Closer to home, the eurozone received good news as inflation in the region eased more than anticipated in May. The headline inflation rate dropped from 7% in April to 6.1%, marking the lowest figure since February last year. Despite this improvement, European Central Bank (ECB) President Christine Lagarde expressed that inflation was still considered “too high” and “set to remain so for too long”.

The ECB is scheduled to convene on 15th June to determine its next interest rate decision. Markets have priced in two additional 25 basis point increases – in June and then either July or September – after which the rates are anticipated to stabilise at 3.75%. Notably, substantial declines in energy-related inflation are anticipated to contribute to a significant period of disinflation during the summer, although concerns persist regarding an upward trajectory in wages.

An improving outlook for eurozone inflation and dropping oil and gas prices could precede some further moderation in UK inflation in the coming weeks, although the outlook for UK CPI remains consistently higher than elsewhere. Markets are still discounting interest rate hikes of a further 100 basis points by the Bank of England (BoE) through to the end of the year.

In May, British factories experienced a decline in exports for the sixteenth consecutive month, which they attributed to the growing challenges in trade with Europe caused by Brexit-related barriers. As a result, the manufacturing sector contracted for the tenth consecutive month, primarily driven by the persistent decrease in exports.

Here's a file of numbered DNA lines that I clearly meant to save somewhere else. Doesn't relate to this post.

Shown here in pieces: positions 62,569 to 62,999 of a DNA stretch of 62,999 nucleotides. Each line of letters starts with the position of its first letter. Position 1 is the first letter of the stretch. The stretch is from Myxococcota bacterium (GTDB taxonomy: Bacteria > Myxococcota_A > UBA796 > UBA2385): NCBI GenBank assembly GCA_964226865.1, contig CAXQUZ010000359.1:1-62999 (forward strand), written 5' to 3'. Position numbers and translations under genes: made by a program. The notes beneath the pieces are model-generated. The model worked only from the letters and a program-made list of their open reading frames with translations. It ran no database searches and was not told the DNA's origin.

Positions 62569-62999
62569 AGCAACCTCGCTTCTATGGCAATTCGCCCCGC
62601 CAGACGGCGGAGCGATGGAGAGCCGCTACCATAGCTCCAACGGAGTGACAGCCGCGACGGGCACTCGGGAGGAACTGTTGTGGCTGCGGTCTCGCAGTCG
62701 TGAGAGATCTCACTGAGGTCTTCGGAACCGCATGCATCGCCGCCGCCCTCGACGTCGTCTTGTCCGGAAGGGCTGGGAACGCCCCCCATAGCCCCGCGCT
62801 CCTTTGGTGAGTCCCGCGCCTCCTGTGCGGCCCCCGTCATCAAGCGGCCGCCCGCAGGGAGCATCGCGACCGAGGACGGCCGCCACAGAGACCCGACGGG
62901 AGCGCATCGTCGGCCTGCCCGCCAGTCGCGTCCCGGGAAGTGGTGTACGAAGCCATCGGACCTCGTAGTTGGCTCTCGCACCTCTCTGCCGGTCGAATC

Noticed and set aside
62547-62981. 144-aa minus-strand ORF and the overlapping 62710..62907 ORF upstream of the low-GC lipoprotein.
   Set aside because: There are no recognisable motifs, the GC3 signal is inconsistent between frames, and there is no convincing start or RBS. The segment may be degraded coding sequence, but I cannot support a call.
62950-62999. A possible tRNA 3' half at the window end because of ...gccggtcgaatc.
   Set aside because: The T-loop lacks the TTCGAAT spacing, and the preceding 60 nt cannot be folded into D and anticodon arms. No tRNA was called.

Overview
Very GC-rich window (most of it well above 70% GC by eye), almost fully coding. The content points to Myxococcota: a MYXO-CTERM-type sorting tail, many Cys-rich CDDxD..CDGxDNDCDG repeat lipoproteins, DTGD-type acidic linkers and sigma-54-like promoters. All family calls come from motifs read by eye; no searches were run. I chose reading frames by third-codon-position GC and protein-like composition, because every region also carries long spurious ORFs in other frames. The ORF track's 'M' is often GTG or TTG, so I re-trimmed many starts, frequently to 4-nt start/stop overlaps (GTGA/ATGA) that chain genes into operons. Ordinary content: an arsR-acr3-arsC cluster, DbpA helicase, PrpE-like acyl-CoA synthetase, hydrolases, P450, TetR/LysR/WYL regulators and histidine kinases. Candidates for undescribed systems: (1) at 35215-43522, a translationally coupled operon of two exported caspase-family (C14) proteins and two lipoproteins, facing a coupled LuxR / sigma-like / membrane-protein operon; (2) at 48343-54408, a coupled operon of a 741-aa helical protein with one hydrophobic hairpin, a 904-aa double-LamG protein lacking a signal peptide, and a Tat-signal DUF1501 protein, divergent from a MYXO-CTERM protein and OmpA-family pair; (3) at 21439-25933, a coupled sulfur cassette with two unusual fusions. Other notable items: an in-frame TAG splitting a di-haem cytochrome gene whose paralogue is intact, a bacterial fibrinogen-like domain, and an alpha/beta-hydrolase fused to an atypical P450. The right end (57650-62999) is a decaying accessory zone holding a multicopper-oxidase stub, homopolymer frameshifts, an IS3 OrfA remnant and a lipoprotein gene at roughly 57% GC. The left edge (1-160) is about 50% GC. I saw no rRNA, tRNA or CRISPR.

One for the history books?

Will Brexit be remembered as a “historic economic error”? Former US Treasury Secretary Larry Summers said that it damaged the UK economy and drove inflation higher. What’s more, research by the London School of Economics estimates that British households have paid £7 billion since Brexit to cover the extra cost of trade barriers on food imports from the EU, pushing up annual food bills by an average of £250.

Mortgage holders dread renewals

While the news of falling house prices may be seen as a good thing for first-time buyers, the recent confirmation by Nationwide that UK house prices have experienced their sharpest decline in 14 years in May emphasises the challenges faced by the housing market. The average house price has decreased by 3.4%, marking the largest year-on-year drop since 2009 during the global financial crisis.

Additionally, more than 2.5 million owner-occupiers are yet to experience an increase in their fixed-rate mortgage deals throughout the remainder of 2023. Considering the Bank of England’s likely continuation of raising borrowing costs, it’s anticipated that house prices will face further downward pressure.

Wealth Check

Starting a child’s pension is a tax-efficient way to save for their future and set them up for future financial well-being. Having a growing pension pot provides valuable peace of mind, enabling the next generation to focus on their financial goals as they enter adulthood and increasing their chances of enjoying a comfortable retirement.